`I saw a mass of ME 109s and went up to attack. I looked behind and found three on each side diving to attack me.' Bob Doe, Combat Report 16 August 1940
In June 1940, at the age of twenty, Bob Doe believed himself to be the worst pilot in his squadron. Just three months later he was a highly decorated hero of the Battle of Britain. This is the story of the pilot who, in his own estimation, was not promising material for a fighter pilot. He left school at fourteen and had none of the qualifications or background of his fellow officers, but he found his place in the Battle of Britain, shooting down fourteen enemy aircraft and sharing in two others. He became the third-highest-scoring pilot of the Battle, and was unusual in achieving these victories in both Spitfires and Hurricanes.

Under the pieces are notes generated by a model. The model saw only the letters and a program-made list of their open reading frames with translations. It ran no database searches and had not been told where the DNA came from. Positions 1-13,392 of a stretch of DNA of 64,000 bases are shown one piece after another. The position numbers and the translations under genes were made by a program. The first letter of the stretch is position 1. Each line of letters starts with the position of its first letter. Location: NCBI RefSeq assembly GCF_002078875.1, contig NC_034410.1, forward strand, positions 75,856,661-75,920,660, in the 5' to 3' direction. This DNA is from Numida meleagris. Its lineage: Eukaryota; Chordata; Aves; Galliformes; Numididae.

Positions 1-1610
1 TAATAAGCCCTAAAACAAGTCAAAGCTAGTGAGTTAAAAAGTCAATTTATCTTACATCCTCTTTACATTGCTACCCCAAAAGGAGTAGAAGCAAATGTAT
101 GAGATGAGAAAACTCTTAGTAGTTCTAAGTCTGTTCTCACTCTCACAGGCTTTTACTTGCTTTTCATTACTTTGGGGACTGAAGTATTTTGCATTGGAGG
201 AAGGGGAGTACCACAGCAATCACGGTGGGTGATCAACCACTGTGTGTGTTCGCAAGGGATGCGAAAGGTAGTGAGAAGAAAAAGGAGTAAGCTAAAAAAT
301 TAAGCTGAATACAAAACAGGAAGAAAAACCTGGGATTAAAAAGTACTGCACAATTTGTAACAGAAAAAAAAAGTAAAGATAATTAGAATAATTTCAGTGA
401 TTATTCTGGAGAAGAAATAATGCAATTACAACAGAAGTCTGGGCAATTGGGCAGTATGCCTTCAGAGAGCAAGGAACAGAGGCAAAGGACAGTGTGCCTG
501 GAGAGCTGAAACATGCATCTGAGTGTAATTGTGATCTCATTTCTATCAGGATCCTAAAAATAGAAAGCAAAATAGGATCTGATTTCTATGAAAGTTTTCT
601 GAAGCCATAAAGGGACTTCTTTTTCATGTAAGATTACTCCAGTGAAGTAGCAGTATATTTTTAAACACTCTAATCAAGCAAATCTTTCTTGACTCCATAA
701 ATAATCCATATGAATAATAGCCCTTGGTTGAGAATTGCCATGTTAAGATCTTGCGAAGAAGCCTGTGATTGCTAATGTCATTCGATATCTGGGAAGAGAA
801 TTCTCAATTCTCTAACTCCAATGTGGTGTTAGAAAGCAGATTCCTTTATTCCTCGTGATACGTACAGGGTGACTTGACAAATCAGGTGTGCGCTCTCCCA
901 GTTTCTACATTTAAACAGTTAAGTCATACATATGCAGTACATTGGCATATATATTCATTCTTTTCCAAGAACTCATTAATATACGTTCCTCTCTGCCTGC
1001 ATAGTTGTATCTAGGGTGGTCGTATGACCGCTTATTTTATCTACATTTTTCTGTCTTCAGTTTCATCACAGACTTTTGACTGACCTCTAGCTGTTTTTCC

This biography, written by his daughter, a noted professional historian, tells the story of Bob's remarkable career, including his time in Burma leading an Indian Air Force squadron against the Japanese. He was a modest man who spoke for many veterans when he asked that they should not be considered as heroes but remembered for what they did. This book celebrates Bob's achievements and also those of the men who fought alongside him.
Helen Doe is a well-known maritime historian who specialises in the nineteenth century. She gained her PhD at the University of Exeter, where she is a Fellow. Her other books include Enterprising Women in Shipping in the Nineteenth Century and she was a major contributor and co-editor of the award-winning The Maritime History of Cornwall. She is a Fellow of the Royal Historical Society, a trustee of the British Commission for Maritime History and a trustee of the ss Great Britain.